Paying for health care benefits for government employees is one of the biggest challenges faced by local elected officials. Public agency budgets have not kept pace with health care premium increases, which have been going up by double-digits for years. Frequently, this leaves local elected officials with limited options: cut benefits and/or increase the fees paid by employees, or layoff employees, which reduces the level and quality of public services. Quite obviously, local elected officials can't keep raising fees for public employee health care insurance, cutting benefits and reducing services indefinitely.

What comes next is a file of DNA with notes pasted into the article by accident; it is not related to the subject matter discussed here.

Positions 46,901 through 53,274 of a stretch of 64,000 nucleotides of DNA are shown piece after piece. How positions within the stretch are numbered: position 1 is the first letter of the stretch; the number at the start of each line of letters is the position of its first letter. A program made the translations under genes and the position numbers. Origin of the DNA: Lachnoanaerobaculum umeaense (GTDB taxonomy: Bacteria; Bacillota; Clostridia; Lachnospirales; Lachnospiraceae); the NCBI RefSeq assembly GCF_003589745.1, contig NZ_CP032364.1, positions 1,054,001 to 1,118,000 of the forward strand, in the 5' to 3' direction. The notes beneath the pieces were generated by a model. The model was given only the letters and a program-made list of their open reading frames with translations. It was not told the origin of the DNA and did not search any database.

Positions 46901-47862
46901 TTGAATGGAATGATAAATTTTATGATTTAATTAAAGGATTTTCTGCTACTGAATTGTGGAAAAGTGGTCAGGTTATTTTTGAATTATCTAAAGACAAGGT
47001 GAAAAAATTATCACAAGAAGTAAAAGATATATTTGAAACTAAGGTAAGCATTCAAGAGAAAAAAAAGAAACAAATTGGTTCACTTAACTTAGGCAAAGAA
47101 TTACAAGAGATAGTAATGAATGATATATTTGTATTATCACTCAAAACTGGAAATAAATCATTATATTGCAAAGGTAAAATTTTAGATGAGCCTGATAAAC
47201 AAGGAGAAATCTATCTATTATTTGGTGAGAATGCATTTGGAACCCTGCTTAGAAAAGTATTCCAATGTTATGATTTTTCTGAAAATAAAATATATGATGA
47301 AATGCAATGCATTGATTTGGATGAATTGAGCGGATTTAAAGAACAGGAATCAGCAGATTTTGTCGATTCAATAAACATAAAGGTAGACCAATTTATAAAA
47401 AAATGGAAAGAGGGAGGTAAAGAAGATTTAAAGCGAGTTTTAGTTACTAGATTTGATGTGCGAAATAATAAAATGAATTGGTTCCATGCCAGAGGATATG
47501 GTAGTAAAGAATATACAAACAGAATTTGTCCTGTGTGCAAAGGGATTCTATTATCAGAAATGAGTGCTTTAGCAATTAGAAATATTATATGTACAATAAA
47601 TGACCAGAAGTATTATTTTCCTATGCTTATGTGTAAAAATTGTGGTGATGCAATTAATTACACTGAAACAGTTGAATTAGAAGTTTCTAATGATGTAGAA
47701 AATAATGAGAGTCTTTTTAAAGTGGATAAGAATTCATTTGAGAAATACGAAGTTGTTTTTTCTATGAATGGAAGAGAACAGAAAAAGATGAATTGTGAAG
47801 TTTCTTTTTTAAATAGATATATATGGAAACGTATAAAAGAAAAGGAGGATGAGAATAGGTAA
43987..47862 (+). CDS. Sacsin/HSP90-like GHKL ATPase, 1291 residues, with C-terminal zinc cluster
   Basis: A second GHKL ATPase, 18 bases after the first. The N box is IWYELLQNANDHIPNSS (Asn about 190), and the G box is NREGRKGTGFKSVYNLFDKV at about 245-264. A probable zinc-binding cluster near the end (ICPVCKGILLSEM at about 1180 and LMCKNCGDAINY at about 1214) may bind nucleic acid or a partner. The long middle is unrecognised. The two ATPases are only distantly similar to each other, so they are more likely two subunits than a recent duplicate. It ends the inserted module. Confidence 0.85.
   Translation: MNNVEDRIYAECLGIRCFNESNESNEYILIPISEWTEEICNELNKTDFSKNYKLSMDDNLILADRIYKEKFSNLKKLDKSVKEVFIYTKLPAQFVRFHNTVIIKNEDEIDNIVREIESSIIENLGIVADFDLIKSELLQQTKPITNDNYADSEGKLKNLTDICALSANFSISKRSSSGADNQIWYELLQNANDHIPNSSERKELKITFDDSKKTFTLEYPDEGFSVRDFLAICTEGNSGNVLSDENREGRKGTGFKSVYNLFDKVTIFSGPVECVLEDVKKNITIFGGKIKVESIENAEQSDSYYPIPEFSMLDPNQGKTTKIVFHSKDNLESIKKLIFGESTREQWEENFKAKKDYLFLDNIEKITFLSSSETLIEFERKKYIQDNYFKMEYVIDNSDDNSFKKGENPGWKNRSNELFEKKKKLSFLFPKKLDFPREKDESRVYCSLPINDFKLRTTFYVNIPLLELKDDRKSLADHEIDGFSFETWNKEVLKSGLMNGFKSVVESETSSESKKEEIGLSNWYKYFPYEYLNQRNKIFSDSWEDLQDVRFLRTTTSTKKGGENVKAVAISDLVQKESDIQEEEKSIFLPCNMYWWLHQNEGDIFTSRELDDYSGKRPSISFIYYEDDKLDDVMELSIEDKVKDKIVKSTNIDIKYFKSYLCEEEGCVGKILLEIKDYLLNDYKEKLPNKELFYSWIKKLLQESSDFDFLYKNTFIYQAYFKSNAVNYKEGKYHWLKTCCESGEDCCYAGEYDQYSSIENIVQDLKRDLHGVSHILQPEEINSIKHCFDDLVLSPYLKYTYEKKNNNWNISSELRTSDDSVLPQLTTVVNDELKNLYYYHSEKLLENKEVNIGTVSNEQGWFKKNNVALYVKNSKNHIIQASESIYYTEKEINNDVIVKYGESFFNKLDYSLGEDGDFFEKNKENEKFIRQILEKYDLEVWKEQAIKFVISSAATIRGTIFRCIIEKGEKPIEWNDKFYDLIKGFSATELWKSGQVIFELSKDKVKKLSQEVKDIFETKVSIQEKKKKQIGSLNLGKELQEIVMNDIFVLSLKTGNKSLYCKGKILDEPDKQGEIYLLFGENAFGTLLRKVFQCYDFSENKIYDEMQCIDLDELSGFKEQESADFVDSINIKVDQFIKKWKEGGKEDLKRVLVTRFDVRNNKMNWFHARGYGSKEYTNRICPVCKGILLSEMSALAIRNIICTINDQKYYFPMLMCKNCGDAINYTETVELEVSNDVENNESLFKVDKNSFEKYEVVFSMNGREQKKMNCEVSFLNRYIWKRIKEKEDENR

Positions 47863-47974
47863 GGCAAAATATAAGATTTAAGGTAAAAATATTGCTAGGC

We've organized the Feb. 9 forum in hopes of shining a spotlight on this problem, sharing ideas, and increasing collaboration at the local level.

The target participants are local elected officials, benefits managers at local public agencies, and experts in health care and insurance best practices. Confirmed speakers include experts in all these areas.

Here is the official press release annoucing the event. Members of the general public are also welcome to attend. I hope to see you there.